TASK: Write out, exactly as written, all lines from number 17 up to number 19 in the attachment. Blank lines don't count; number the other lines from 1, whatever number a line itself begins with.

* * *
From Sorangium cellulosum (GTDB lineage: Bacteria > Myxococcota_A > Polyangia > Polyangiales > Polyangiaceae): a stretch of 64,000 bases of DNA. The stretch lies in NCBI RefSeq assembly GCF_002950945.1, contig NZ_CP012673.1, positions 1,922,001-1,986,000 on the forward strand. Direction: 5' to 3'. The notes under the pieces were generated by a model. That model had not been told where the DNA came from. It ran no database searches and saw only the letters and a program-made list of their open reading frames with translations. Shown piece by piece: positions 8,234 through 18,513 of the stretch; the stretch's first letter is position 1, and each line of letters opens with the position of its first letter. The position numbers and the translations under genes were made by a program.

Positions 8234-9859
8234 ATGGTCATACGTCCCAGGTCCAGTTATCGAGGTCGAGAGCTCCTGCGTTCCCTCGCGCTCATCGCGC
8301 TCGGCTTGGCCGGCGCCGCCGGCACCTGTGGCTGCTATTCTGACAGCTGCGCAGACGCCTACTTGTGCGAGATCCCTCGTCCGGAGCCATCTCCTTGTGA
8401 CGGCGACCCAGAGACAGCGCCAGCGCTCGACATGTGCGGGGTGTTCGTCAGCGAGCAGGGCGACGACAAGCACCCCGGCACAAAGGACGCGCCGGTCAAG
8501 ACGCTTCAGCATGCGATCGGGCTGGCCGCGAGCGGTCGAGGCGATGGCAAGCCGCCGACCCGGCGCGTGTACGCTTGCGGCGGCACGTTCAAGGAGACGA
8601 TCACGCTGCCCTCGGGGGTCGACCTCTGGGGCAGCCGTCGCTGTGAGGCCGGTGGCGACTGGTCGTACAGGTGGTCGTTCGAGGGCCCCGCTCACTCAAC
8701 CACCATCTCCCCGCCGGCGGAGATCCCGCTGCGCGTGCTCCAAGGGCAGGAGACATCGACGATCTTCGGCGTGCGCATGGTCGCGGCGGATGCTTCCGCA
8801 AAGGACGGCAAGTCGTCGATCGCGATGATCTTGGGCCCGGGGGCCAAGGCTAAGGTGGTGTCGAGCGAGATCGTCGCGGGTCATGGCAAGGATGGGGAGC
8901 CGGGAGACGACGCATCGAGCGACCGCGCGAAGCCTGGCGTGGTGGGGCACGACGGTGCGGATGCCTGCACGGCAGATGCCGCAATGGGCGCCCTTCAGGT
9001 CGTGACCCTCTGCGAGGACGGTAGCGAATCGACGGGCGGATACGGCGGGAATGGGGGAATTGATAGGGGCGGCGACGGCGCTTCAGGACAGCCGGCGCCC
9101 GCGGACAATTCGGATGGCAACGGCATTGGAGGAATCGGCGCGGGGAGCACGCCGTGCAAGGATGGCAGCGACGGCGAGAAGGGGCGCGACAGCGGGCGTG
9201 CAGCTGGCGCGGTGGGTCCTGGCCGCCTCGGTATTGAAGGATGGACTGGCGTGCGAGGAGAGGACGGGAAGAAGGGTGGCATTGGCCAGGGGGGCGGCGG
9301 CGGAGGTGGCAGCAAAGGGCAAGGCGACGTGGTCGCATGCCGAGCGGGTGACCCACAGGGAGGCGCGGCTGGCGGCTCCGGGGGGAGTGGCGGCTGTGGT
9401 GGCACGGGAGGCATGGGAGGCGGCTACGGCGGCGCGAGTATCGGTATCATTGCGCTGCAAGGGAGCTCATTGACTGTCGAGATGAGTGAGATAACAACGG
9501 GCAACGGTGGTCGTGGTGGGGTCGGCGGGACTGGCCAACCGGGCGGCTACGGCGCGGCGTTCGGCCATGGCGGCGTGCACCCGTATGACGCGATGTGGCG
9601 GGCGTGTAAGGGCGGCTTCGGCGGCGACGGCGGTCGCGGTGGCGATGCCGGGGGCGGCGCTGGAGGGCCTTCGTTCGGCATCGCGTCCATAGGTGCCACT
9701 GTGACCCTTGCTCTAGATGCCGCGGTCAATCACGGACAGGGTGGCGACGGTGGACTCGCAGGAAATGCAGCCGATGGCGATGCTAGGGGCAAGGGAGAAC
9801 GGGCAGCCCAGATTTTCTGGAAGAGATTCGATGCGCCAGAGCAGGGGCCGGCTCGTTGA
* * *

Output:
9601 GGCGTGTAAGGGCGGCTTCGGCGGCGACGGCGGTCGCGGTGGCGATGCCGGGGGCGGCGCTGGAGGGCCTTCGTTCGGCATCGCGTCCATAGGTGCCACT
9701 GTGACCCTTGCTCTAGATGCCGCGGTCAATCACGGACAGGGTGGCGACGGTGGACTCGCAGGAAATGCAGCCGATGGCGATGCTAGGGGCAAGGGAGAAC
9801 GGGCAGCCCAGATTTTCTGGAAGAGATTCGATGCGCCAGAGCAGGGGCCGGCTCGTTGA